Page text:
Liverpool

Cunard's 175th anniversary to feature carnival record attempt

Queen Victoria Image copyright Getty Images
Image caption The Cunard shipping company was founded in Liverpool and its liners retain close ties with the city

Plans to celebrate Cunard's 175th anniversary in Liverpool will boast a spectacular carnival featuring as many as 5,000 participants.

The 4 July event will see local people gather for a Guinness World Record attempt for "most models on a catwalk".

A fireworks display will then be held as the Queen Mary 2 replicates the Merseyside-founded company's first transatlantic voyage from 1840.

A food festival called Eat the Atlantic will run on 4-5 July.

The celebrations have been organised under the supervision of Lancashire-born fashion designer Wayne Hemingway and Liverpool City Council.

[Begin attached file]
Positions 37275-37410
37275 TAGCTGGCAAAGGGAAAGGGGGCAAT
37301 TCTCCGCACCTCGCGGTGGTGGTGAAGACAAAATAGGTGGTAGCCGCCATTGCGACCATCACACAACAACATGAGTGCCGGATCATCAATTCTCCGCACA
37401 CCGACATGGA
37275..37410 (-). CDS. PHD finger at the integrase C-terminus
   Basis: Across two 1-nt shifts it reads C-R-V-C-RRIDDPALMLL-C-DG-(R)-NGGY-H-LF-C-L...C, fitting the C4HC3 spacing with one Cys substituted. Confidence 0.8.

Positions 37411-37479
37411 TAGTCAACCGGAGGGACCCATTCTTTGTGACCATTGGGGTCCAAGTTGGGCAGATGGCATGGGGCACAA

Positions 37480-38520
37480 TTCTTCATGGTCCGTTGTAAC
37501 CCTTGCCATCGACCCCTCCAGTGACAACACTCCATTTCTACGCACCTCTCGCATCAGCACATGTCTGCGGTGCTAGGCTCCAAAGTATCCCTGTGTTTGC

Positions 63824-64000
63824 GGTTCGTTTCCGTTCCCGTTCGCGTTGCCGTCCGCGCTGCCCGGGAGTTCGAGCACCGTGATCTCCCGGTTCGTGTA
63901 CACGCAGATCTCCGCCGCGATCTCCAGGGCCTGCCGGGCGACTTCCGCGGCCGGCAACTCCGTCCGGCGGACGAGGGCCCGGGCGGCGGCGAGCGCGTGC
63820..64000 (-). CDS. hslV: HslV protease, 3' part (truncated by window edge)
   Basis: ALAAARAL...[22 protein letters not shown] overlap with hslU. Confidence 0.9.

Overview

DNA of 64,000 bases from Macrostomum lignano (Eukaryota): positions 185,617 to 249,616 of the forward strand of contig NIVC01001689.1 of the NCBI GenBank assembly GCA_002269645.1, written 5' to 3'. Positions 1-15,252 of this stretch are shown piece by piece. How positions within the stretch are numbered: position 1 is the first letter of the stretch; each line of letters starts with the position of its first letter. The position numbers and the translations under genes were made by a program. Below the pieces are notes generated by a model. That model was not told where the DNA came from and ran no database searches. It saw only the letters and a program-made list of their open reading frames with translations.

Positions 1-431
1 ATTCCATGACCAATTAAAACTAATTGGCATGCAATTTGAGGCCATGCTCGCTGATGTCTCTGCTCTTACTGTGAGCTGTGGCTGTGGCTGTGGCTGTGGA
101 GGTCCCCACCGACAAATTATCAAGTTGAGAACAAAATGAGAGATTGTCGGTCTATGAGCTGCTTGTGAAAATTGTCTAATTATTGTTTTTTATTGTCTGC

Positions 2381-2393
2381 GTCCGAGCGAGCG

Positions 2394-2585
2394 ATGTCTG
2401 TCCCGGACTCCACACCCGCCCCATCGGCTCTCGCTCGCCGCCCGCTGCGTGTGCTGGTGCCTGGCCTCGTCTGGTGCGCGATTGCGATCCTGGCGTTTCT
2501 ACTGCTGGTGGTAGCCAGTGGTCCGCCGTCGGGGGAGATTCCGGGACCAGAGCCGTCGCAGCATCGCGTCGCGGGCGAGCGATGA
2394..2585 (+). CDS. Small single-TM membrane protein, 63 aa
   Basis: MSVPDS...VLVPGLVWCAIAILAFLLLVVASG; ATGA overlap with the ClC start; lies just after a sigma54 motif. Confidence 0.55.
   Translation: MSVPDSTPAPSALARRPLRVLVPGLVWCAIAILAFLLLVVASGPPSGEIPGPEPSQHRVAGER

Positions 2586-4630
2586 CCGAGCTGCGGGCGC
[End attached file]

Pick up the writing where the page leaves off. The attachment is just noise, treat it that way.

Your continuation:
They will follow a separate event between 24-26 May, when the Queen Mary 2, the Queen Elizabeth and the Queen Victoria liners will meet on the River Mersey for the first time.

The cruise ships will host a water ballet display, with thousands of spectators expected to attend.

Image copyright Cunard
Image caption The Queen Mary 2, the Queen Elizabeth and Queen Victoria will form an arrowhead in may

Mr Hemingway has urged people of all age groups and backgrounds to get involved in the record attempt.

It will not be restricted to female models, he said, but rather feature people "from dance troops to twins, from pensioners to the police, from couture to cadets."

He said: "This once-in-a-lifetime record-breaking carnival will be an audiovisual feast designed to showcase the city's diverse, welcoming, expressive, humorous and fun-loving spirit that characterises it around the world.

"But we need people to make it happen, thousands of them. So this is a shout-out to all the city's folk from every aspect of life to come and help us make history."

Sir Samuel Cunard, who founded the historic steamship service, sailed aboard the RMS Britannia to Boston on its maiden voyage on 4 July 1840.

The Cunard Building on Liverpool's waterfront is the most visible legacy of the city's ocean liner heritage.

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